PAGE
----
Vacuum bagging is a process in which a part (a mold with wetted-out fabric reinforcements placed in it) is covered by an airtight plastic bag. The air inside the bag is then withdrawn with a vacuum pump. This minimizes air voids and compresses the reinforcing fabrics and cores for improved resin-to-glass ratios. Vacuum bagging was developed at the dawn of fiberglass-boat building, in the 1940s, but was largely neglected in the ’50s, ’60s, and ’70s.
New fiberglass fabrics also helped make stronger, stiffer, and lighter hulls. The early standards were chopped-strand mat, cloth, and woven roving. But the ’80s saw the development of woven and stitched fabrics with fibers oriented in specific directions: unidirectional (either 0 or 90 degrees); double bias (fibers run at 45 degrees in each direction); biaxial (fibers run perpendicular to one another); and quadraxial (fibers oriented at 0, 45, 90, and 45 degrees). Thus was born the so-called engineered laminate, in which loads on a given part of a hull, deck, or other structure were calculated in advance and laminates were designed with fibers optimally oriented to best handle those loads. More efficient use of reinforcements means less fabric and fewer fibers are needed, hence boats weigh less and sail faster.
The French Invasion
Beneteau began building sailboats in 1972 and eventually became the world’s largest builder, but the French company didn’t have much impact on the U.S. market until the 1980s. Following the lead of Bob Perry’s Valiant 40, one of the earliest production designs to feature an aft cabin and aft cockpit, French builders like Jeanneau also eschewed center cockpits in favor of aft cabins under an elevated aft cockpit. This required beam to be carried well aft, which in turn led to flatter hull sections, which meant higher off-wind speed. The flip side of this coin is a hull shape that performs best at moderate angles of heel. When overpowered, the waterplane shapes of these hulls may produce a quarrelsome helm with a tendency to round up. And hulls with flatter bottoms are, of course, more likely to pound than hulls with more deadrise.
Beneteau, fueled by a French law that granted fat tax exemptions to individuals who placed boats in charter service, became a major supplier to charter companies like The Moorings, for which it still builds private-label versions of its standard models. Business was good—so good that in 1986 Beneteau opened a U.S. plant in Marion, South Carolina.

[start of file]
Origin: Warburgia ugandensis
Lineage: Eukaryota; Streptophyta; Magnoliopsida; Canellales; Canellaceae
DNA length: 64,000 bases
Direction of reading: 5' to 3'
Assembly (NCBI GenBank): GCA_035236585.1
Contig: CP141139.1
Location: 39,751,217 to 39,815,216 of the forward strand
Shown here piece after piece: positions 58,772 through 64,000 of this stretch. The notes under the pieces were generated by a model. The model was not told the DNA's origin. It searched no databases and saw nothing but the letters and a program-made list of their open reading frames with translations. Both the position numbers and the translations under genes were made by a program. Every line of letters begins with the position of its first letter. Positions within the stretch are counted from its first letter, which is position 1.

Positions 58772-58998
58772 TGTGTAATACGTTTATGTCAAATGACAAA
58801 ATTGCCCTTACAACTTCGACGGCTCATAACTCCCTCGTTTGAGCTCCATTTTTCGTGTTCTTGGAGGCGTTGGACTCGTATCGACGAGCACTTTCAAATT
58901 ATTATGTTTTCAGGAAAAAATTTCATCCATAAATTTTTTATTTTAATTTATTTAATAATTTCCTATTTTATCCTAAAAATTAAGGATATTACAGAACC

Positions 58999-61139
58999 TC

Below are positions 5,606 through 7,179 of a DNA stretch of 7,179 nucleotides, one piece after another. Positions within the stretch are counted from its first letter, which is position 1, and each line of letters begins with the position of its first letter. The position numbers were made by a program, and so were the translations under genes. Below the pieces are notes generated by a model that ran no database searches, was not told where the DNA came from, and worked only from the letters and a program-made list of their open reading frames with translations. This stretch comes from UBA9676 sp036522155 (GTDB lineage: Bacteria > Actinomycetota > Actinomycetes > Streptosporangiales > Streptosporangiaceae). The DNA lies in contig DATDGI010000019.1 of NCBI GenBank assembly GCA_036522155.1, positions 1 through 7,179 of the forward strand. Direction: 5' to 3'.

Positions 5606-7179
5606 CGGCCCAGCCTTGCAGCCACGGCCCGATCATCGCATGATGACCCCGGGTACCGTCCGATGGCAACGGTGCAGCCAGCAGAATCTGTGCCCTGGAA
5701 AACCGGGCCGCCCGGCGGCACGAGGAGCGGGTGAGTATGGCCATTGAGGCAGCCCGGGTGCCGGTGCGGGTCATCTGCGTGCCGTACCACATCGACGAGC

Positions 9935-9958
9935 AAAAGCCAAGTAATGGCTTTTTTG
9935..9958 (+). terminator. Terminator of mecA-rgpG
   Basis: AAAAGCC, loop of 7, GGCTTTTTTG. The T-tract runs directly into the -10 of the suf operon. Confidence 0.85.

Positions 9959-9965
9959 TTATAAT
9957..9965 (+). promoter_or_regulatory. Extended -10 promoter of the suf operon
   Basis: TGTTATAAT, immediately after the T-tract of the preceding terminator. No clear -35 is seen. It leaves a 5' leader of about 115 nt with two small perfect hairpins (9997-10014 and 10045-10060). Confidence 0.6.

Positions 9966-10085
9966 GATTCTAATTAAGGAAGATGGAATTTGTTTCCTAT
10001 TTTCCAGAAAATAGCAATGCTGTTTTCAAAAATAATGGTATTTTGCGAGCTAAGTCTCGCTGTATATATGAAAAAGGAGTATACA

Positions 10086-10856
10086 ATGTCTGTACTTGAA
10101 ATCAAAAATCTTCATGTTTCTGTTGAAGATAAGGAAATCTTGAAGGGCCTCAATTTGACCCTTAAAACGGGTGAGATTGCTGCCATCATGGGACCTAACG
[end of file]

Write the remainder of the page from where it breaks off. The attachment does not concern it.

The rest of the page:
And Beneteau wasn’t alone. Jeanneau, Dufour, and Wauquiez also began exporting boats to North America. Their appeal? On top of delivering good performance at a reasonable price, these boats were distinguished by their Euro-styling, typified by low, sleek cabinhouses; streamlined, geometrically shaped windows, often with smoked acrylic lenses; interiors styled by famous industrial/fashion designers like Philippe Starck.
Few upsets in sports history compare to Australia’s wrenching of the America’s Cup from the white-knuckled grasp of the New York Yacht Club in 1983. In all of the Cup’s 132-year history, no country other than the U.S. had ever won before. Pulling it off took a Herculean effort, led by entrepreneur Alan Bond and skipper John Bertrand. Boat design played a huge role. Keel shapes had long been disguised in the water by painting underbodies in camouflage colors. Australia II was no exception. When the last race was finally won, Bond, standing above the dock crowd in Newport, Rhode Island, ordered his boat to be lifted from the water, and the world then saw its secret—a winged keel.